What makes a text readable?

The most readable text is one that you know all the vocabulary, and the sentences are not too long for your level of comprehension.

It's important to note that your reading comprehension skill can vary widely throughout the day. Early in the morning, when your mind is bright and fresh, you comprehension is at the highest. Late at night, when tired, your comprehension dips to a low point. Many students of foreign languages notice that trying to understand a foreign language when tired is exceptionally difficult.

The Readability grade level scores given for each section of text on this website are calculated using the RIX formula. The RIX formula can be used on documents of most Western European Languages:

Total number of long words (6 or more letters) Total number of sentences = RIX \frac{Total number of long words (6 or more letters) }{Total number of sentences} = RIX {Total number of long words (6 or more letters)} over {Total number of sentences} equals RIX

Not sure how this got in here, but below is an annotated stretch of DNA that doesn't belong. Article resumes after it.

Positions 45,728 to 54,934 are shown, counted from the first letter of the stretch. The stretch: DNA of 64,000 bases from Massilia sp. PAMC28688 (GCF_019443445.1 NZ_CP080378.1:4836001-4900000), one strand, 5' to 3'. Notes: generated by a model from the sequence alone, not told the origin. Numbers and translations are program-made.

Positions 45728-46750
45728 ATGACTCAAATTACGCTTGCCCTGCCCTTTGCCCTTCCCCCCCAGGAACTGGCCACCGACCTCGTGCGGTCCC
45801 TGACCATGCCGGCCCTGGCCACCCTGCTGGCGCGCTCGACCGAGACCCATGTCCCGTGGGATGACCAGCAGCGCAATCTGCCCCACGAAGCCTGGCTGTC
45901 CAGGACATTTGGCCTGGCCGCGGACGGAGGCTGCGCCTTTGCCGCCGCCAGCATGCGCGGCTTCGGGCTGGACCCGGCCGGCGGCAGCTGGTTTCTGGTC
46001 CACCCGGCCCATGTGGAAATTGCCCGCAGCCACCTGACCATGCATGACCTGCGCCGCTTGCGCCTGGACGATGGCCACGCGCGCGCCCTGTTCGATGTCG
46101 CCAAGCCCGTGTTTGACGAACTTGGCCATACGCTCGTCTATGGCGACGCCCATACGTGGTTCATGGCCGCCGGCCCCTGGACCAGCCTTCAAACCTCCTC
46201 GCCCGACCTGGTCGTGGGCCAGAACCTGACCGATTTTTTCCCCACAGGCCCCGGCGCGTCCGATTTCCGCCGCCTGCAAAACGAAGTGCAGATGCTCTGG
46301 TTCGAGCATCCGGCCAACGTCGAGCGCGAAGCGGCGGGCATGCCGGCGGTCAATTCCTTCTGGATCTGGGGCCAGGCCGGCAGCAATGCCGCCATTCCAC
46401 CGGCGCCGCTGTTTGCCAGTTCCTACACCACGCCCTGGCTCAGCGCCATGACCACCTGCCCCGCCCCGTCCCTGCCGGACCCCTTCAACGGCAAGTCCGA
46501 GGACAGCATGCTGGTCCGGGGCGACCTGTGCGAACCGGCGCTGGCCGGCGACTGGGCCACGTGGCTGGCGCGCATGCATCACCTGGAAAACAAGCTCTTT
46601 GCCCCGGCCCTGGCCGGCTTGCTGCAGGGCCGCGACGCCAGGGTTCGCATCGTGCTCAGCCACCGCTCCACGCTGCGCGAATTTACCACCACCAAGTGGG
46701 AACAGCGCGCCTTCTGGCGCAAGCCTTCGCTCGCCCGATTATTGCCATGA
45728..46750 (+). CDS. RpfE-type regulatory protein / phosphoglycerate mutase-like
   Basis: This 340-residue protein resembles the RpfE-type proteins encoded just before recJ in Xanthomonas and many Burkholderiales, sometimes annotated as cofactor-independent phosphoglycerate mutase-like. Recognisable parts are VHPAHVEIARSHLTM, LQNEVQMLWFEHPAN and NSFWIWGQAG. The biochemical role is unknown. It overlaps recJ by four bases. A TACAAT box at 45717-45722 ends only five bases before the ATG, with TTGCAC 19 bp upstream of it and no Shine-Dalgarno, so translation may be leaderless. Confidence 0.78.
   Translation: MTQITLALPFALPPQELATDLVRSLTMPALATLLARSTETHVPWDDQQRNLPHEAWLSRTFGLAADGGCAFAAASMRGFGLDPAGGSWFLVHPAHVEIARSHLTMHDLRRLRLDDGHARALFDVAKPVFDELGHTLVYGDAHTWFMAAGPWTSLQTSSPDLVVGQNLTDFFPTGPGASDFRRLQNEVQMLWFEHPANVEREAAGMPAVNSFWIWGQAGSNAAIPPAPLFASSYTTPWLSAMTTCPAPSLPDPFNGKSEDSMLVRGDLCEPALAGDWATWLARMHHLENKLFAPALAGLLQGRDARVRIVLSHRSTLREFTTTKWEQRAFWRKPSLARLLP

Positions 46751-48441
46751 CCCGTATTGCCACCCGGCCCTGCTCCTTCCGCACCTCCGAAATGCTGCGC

The ratio of these two values provides the ranking. The table below provides a breakdown of how the ratio maps to a grade level comprehension.

RatioGrade Level
7.2+College
6.2+12
5.3+11
4.5+10
3.7+9
3.0+8
2.4+7
1.8+6
1.3+5
0.8+4
0.5+3
0.2+2
0 to 0.21

For additional information on the RIX formula, see Thomas Jakobsen and Thomas Skardal's published paper: Readability index Also of note is Eleni Miltsakaki and Audrey Troutt's paper: Read-X: Automatic Evaluation of Reading Difficulty of Web Text.

Written by Todd Cook. Language enthusiast, modern outdoorsman, software craftsman. Find him on or

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